Wesley Clark, a retired four-star general and President Barack Obama surrogate, said Mitt Romney has “failed the commander-in-chief test.”
Speaking Friday at Youngstown State University, Clark, a 2004 Democratic presidential candidate, said Romney, the Republican presidential nominee, “has repeatedly attempted to change and reset his pronouncements on foreign policy.”
In response, Christopher Maloney, a Romney campaign spokesman, said, “Mr. Clark’s criticism proves that the president’s allies are not interested in engaging in a meaningful conversation about the Obama administration’s weak foreign policy record during the last week of the campaign.”
A former NATO Supreme Allied Commander in Europe, Clark said that with Romney’s “inexperience, his blustering and the clumsy way he’s maneuvered himself into foreign policy announcement, if he were to become the president, I think we’d be at risk to going back to the same kind of failed policies that we suffered under the administration of George W. Bush or even maybe to the right of” Bush.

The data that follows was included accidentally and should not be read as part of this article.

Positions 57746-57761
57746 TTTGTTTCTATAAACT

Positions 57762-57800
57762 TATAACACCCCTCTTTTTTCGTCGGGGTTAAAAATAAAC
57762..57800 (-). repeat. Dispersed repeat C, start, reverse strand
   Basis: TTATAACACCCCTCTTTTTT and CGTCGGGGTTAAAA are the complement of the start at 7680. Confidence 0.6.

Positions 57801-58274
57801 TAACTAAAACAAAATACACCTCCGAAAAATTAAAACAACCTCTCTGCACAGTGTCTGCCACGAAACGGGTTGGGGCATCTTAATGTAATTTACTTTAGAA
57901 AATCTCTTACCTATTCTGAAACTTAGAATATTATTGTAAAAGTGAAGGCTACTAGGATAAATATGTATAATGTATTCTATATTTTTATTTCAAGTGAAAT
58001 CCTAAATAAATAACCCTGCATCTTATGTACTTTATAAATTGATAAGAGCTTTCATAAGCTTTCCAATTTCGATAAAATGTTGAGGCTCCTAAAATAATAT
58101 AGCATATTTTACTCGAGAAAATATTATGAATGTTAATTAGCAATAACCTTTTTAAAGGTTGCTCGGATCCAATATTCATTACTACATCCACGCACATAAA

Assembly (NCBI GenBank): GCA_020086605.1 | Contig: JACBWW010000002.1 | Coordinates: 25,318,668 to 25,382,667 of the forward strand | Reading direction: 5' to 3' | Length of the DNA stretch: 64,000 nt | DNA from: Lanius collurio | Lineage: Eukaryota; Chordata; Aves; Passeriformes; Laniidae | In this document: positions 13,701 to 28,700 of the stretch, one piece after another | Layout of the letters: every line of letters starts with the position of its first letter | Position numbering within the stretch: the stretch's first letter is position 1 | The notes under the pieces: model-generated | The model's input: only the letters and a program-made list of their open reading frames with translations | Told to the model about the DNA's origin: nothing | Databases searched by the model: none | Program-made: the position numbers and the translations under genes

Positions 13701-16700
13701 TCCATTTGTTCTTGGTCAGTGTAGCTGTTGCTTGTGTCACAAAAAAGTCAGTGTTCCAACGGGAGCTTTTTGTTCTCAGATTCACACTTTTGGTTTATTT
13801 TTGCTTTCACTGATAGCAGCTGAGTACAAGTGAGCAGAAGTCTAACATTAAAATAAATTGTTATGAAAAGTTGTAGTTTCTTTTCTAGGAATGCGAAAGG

Clark said Obama “has been a strong and responsible leader. It’s a complicated and dangerous world out there, and he’s successfully dealing with our enemies. He’s strengthened our alliances, and he’s remained true to the values that make America great.”
Al-Qaida is “weaker” than ever before because of Obama’s aggressive efforts to destroy the militant organization, Clark said.
“But I’m not sure we can trust Mitt Romney” on foreign policy, Clark said.